“It’s really easy to blame the body for any kind of negative emotion we have… the body is never the problem. We adjust the asana, we don’t blame the body. The asana should be made to fit the student, not the other way around. The body isn’t the problem. Either the prop is the problem or the puzzle, not the body… your body is not a problem, we’re just going to find a different way to do this… I’m going to make this practice work for the body that I’m in; we don’t have to change the body to come to the practice.” - Amber Karnes, The Connected Yoga Teacher Podcast.
It makes me sad when I hear someone talking about trying yoga, only to end with “I’m not flexible enough” or worse, “I don’t have the yoga body”.
What is a "yoga body" anyway? In a practice where the pose is only a small fraction of the practice itself.
I have often pondered the term “Yoga for Every Body”, because when I attend these classes it is anything but. Sequences and poses are done that I question if “Every Body” could do them.
If this class represents what “Every Body” should be capable of doing - how would a new student feel if they really struggled with some aspect of the class? If they felt like they weren’t the “right type” to attend this class and then were proven correct when the class felt completely inaccessible. Would this teacher be able to adapt the poses on the spot to someone stepping onto their mat with chronic pain, mobility issues, injuries, and bodies of various shapes and sizes?
To be honest with you, no they wouldn’t.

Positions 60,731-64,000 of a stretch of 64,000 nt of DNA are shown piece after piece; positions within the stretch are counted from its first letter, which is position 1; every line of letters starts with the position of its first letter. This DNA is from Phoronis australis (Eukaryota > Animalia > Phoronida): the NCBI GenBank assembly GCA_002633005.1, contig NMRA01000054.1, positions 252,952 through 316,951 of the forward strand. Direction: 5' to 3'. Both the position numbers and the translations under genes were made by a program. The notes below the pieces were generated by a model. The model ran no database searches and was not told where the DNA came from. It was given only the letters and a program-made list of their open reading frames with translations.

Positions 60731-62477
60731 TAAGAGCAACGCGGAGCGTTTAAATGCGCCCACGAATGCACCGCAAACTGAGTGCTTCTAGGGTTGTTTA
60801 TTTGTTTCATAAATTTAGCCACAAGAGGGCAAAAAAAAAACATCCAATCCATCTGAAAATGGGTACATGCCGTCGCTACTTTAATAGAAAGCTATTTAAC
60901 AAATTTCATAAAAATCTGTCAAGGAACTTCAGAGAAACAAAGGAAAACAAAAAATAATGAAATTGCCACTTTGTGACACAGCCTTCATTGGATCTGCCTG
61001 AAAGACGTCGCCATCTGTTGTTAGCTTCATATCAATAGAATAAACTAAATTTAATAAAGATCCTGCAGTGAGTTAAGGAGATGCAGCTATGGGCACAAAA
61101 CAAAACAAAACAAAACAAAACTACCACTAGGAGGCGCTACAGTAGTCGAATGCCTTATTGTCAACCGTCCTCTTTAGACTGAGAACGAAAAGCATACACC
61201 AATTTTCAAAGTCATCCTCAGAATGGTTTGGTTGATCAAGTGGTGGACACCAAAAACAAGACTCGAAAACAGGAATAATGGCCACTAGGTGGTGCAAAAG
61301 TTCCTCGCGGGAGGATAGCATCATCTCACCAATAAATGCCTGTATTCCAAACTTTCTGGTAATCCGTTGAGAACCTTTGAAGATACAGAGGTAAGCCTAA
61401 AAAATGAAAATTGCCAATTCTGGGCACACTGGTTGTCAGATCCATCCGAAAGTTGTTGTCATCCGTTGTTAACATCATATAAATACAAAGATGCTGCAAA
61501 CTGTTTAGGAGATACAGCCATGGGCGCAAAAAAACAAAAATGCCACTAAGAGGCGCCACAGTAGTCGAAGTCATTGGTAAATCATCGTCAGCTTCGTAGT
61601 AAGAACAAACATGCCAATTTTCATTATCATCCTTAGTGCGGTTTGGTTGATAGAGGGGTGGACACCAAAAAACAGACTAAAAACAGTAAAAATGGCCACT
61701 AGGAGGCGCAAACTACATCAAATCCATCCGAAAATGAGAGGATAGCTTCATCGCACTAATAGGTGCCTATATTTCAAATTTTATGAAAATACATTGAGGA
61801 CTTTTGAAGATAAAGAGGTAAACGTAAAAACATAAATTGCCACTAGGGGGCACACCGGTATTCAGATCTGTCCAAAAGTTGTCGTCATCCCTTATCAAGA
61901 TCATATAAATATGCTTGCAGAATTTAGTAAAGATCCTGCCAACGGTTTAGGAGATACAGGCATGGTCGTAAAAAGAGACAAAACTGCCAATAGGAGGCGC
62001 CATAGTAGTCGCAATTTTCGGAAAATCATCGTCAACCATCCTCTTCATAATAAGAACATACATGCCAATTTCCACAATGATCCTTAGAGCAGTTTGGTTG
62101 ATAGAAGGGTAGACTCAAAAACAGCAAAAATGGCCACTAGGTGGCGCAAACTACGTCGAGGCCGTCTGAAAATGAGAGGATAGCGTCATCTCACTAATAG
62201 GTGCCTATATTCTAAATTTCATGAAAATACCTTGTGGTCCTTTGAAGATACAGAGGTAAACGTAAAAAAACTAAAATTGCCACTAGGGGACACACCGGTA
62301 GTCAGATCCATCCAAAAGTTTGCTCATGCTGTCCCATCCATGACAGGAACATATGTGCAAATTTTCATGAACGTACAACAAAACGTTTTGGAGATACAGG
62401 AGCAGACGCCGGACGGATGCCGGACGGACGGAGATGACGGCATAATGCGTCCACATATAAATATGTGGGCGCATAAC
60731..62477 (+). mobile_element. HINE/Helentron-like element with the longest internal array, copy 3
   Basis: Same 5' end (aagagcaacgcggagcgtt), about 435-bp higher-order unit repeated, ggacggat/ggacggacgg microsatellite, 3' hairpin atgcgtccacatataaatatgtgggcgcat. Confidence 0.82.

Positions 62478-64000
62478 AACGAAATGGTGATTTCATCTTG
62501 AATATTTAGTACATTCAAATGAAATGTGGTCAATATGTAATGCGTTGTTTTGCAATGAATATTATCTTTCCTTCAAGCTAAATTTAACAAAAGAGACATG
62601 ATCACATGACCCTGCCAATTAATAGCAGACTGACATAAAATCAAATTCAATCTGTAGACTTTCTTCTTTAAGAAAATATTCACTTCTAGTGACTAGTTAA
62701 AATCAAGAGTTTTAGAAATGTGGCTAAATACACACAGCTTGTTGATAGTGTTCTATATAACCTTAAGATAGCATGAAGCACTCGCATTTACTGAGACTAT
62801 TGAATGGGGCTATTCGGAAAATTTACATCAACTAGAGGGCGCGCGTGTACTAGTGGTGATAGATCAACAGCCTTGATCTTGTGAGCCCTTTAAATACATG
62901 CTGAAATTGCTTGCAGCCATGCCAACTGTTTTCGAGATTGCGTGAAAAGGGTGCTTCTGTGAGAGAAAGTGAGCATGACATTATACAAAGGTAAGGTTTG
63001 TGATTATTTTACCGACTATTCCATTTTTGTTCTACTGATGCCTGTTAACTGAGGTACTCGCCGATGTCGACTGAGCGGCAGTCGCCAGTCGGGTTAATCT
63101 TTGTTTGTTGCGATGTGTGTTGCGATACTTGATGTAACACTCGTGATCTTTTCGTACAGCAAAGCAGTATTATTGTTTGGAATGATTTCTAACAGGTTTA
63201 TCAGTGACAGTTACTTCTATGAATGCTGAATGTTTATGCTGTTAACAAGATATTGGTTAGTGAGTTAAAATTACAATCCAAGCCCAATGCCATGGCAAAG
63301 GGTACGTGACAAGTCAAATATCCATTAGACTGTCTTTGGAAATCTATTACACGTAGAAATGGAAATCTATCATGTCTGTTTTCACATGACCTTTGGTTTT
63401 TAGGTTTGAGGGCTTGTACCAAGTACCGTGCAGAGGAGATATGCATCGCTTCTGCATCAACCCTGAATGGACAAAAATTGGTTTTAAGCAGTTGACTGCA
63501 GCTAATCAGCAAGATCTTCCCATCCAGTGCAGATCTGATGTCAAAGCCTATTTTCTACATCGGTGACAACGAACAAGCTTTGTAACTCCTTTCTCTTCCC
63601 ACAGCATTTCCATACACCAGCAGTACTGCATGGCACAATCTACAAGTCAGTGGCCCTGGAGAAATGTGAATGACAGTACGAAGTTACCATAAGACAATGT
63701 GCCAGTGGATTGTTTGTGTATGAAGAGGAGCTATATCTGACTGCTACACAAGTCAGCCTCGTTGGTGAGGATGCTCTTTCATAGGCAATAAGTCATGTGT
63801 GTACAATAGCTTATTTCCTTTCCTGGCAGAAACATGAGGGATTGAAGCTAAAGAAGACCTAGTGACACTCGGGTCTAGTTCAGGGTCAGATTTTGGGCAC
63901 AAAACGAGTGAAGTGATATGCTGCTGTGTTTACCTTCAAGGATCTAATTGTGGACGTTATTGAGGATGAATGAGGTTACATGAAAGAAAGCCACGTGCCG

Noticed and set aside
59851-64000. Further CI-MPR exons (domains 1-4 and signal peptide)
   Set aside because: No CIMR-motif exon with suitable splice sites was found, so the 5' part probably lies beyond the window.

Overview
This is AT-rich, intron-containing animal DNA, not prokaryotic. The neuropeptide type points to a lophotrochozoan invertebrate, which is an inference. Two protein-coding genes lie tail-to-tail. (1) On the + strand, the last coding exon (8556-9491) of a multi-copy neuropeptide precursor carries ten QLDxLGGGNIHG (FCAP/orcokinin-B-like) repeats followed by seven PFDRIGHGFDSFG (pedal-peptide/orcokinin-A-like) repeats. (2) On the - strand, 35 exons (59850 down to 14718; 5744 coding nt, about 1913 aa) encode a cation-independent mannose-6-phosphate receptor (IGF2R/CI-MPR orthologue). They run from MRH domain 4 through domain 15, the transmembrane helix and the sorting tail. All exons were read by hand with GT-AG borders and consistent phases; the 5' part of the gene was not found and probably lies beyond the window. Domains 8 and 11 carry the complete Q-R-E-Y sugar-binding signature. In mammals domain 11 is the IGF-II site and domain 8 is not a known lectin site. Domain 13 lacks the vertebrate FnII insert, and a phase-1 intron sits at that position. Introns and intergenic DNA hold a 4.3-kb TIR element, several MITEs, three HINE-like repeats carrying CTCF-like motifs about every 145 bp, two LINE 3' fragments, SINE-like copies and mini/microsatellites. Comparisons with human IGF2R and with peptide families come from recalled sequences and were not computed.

As a result, someone who could really use Yoga, will forever feel unwelcome in the Yoga community - and that simply won’t do.
Let me emphasize that this is NOT your fault or the fault of your body, but the presentation of the poses.
Traditionally, Yoga was taught to boys... yes, children, compared modern day students finding yoga as adults seeking the practice for a variety of reasons including injuries, aches and pains some of which are caused by lifestyle.
I used to think I provided “Yoga for Every Body” and “Functional Movement” but my thoughts on what these classes truly represent have evolved since opening Body Mind Yoga and why I teach Small Group Classes. With Small Group Classes, I have the ability to really look at the individuals in each class and tailor the programming to those attending that specific class. I am not perfect, and it can take time for me to figure out what each person needs, especially because I am not always familiar with the specifics of what some conditions, but I am a learning and research junky. The more I learn and grow as instructor the more easily I am able to adapt my classes at a moments notice making sure no one ever feels like they aren’t good enough.
In the rare cases where I am still stumped - I have no qualms about referring out to someone who may be better suited to help you.
It's so important to find a Yoga Teacher who has the knowledge in their back pocket to provide options using variations on positioning and props so the main purpose of the pose is still there, even if everyone in the room is doing something different.
No one is in perfect shape to practice yoga.
At the end of the day, everyone should search for joy in movement - however that shows up - Yoga, Personal Training, Bootcamp Style, Group, Solo Movement, a Walk in the Park. What gives you that buzz?
Don’t settle for the latest craze… explore and be open to discovering something that you never knew you could enjoy. I guarantee there is a space for you - whether it is on the mat, with a bar in your hand, out in nature or something completely different - that's all you.
If this resonates with you or you would like to add to the conversation, reach out to me or pop a comment below. I answer all comments and messages and I would love to hear from you.
Treat yourself like someone you care about.